It was not something fisheries biologists wanted to see, but in the last decade flathead catfish began turning up in the Ochlockonee below the dam. Those fish-eating cats that are native to the Mississippi River drainage have spelled some changes in other Florida rivers where they've become established. Two of their favorite forage species are bullhead catfish and redbreast sunfish, which virtually disappear when flatheads arrive. It remains to be seen what the effect will be on fish populations in the Ochlockonee.


Lake Seminole covers 37,500 acres and is formed by the Chattahoochee and Flint rivers by Jim Woodruff Dam, near the town of Chattahoochee. The impoundment is also the wellspring for the Apalachicola River.

The lake has a reputation as one of the best places in the Southeastern U.S. for catching largemouth bass, as well as striped and sunshine bass. On the other hand, even local folks often overlook the lake's catfishing.

Because of the fact that most of the lake is in Georgia, Florida fishing licenses are good only from the eastern side of the Chattahoochee River to the shoreline in Florida. Elsewhere, you need a non-resident Georgia fishing license. Regardless of what license you hold or where you want to fish, the reservoir has plenty of catfish.

The key to catfishing on Lake Seminole is to get away from the hydrilla. Find areas where the depth is 10 to 20 feet near the old creekbeds. There you have a shot at catching channel, white or flathead cats and an occasional bullhead.

For Shouppe, it's less than a 30-minute drive from his home to Seminole. He fishes the lake frequently and has discovered one oddity about the angling. One bait that works elsewhere but has been a dud on Seminole is crawfish.

"You can catch channel cats on crawfish in a lot of places, but my experience is you're wasting your time there with them," he commented. "You can't beat wigglers and red worms on Seminole."

Look for the navigation buoys marking the channel and fish along those until you find the cats.

"Most of what I catch in Seminole is about 12 to 15 inches long, which is just the right size to eat. If you want bigger catfish, you need to anchor a quarter-mile or so out in front of the dam in deep water," he advised.

Below the Jim Woodruff Dam, the Apalachicola River meanders 107 miles to the Gulf at the town of Apalachicola. The river is more than 100 yards wide in places and is a pretty good place for catching channel and flathead catfish, despite significant dredging and other changes by the U.S. Corps of Engineers in the name of improved navigation for barge traffic.

Perhaps it's because I grew up within a stone's throw of the river, but one of my favorite experiences is sitting anchored on the river at sunrise just above a deep hole and fishing with catalpa worms or wigglers. There are times when one person simply cannot fish two rods because of the hungry channel cats trying to take the baits.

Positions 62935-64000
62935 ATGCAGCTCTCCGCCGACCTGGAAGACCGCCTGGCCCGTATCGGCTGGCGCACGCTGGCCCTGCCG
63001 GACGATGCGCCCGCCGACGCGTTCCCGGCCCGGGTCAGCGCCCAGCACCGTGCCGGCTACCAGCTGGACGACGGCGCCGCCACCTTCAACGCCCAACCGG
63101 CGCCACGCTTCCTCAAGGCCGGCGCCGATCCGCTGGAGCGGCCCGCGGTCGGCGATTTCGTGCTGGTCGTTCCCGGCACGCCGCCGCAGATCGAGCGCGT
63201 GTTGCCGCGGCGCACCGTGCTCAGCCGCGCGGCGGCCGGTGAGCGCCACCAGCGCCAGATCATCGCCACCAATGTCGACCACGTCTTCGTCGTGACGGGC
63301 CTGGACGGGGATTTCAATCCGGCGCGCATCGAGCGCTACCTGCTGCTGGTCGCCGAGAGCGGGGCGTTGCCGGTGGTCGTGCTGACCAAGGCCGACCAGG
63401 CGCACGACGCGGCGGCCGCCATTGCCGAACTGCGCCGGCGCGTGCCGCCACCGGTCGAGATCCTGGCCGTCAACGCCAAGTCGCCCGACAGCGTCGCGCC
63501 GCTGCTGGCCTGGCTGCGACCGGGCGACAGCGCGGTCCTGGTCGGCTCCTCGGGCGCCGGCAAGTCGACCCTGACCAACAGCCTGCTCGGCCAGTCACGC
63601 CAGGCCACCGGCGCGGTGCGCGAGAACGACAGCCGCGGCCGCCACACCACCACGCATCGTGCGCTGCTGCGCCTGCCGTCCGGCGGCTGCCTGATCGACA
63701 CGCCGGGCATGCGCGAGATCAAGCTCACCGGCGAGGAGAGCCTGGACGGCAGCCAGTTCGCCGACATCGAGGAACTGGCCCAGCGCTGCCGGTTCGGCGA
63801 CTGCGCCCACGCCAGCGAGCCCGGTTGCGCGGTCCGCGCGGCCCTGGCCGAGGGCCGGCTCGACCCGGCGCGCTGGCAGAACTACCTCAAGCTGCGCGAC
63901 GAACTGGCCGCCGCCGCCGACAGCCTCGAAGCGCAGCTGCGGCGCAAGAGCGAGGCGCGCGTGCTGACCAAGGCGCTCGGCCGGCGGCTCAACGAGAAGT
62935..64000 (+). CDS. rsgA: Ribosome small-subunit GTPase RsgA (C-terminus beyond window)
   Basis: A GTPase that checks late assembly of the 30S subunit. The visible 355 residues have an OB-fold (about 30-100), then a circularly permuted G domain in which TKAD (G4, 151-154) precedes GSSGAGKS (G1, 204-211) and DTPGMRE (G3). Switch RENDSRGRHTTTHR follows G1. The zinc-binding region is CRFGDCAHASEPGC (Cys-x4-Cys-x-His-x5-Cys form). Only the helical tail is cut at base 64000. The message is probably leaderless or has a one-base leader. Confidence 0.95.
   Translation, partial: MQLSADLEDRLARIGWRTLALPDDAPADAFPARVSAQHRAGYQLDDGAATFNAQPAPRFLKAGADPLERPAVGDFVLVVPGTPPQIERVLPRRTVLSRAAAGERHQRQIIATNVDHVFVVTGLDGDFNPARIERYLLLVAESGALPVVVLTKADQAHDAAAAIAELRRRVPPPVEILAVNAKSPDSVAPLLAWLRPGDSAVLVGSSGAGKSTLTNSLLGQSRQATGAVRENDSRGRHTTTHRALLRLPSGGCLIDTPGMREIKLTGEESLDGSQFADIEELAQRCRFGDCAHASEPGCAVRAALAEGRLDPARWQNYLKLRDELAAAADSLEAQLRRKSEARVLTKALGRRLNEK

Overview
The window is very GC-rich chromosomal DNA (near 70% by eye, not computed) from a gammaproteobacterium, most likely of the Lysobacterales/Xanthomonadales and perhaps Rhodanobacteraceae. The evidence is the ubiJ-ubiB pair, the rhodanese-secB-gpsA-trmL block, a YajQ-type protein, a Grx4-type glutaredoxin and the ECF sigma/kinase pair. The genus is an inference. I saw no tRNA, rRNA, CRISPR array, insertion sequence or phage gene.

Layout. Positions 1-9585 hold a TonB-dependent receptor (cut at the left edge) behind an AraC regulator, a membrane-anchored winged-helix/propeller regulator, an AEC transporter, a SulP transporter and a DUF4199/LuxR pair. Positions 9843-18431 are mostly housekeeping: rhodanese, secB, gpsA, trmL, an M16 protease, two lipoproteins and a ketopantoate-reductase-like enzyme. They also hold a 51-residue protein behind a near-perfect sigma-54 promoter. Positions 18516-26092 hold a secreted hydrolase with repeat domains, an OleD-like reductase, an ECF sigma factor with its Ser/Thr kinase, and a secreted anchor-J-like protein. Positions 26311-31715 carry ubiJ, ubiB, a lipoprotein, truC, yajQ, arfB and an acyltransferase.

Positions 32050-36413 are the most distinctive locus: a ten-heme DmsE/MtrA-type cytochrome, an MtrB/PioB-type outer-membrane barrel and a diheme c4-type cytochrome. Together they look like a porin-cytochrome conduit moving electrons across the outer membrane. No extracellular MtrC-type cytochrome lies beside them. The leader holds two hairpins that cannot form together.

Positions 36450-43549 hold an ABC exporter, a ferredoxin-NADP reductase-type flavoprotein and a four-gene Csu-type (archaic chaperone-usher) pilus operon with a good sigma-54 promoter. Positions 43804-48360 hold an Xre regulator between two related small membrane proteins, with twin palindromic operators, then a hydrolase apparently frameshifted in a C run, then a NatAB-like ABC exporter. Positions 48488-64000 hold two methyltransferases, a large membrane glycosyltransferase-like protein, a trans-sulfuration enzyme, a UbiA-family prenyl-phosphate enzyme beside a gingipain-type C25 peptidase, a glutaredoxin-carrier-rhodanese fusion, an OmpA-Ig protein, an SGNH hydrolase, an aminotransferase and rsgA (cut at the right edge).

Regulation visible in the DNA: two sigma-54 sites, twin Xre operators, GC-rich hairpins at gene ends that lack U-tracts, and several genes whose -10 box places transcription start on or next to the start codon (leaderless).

Two other excellent channel cat baits that are free for the taking are the meat of Asian clams, which are now found along the shoreline, and small crawfish scooped up in "wire drags" in area ditches. Particularly with the meat of the clams, it's easier to use small treble hooks to keep the bait on, rather than single-shank hooks.

Over the years, I haven't caught many big channel cats fishing the Apalachicola, but I've taken lots of cats in the 1/2- to 1-pound range, which are just the right size for eating.

In 1983 a Jackson County man fishing below the Woodruff Dam caught the first documented flathead catfish from the river. While theories abound as to how those fish jumped from the Mississippi River drainage into other Southeastern rivers, the ones in Florida probably came downstream from the Flint and Chattahoochee rivers in Georgia. Regardless, flatheads are now well entrenched in the river.

Fishing for flatheads is markedly different than going after channel cats. First of all, most flathead fishing is done at night with live bream for bait. Flathead fishermen like to target the deeper holes beginning just after sundown. A 4- to 5-inch bream hugging the bottom is an irresistible meal for a flathead under such circumstances.

Flathead fishing has become so entrenched that there are now flathead catfish tournaments held in Blountstown, Bristol and Wewahitchka as fundraisers for different organizations. A fish that initially was cursed as the worst thing that could happen has turned into a windfall for some of the area's civic organizations.


The Choctawhatchee River begins in south Alabama, but the Florida portion snakes along for more than 50 miles before emptying into Choctawhatchee Bay. The river has never been dredged or altered and is one of the most pristine streams in Florida.

Probably because of sediments carried by runoff from farmlands in south Alabama, the upper river tends to be shallow, especially from Interstate 10 north to the state line. Wherever there is deeper water, however, there are channel cats, bullheads and, unfortunately, flathead catfish.

Biologists found less than half a dozen flatheads in 2001 during their routine game fish surveys and removed those fish. Despite that effort, last year roughly three dozen turned up. They ranged in size from 6 inches to one weighing close to 20 pounds. Biologists suspect someone transplanted the fish to the Choctawhatchee several years ago.

There are lots of snags on the bottom of both the upper and lower sections of the river. Biologists say wherever you have snags you're going to have lots of channel cats. Two years ago during sampling in the upper river near U.S. Highway 90, biologists netted, measured and then released a 4-foot channel cat that weighed 46.5 pounds. That is two pounds heavier than the existing Florida state record. As far as biologists know, the big female is still swimming in the upper river.

The Choctawhatchee is another river that John Shouppe fishes, and on the upper river he recommended fishing the deeper bends and holes, particularly areas where there is rocky limestone bottom.

"You can fish right behind the boat with plenty of lead and either crawfish or wigglers," he said. "The important thing, though, is to fish the holes."

The lower river is lazier than the upper portion, but deeper. Some places are 18 to 20 feet deep. Again, with so many snags in the river, Shouppe says it's best to fish immediately behind your boat. The lower river from Choctawhatchee Bay upstream to especially the section from the bay north to State Highway 20 is influenced by tidal flows. Shrimp are a great bait in this lower river for channel cats, and in fa

ct there are times when those fish will only take that offering.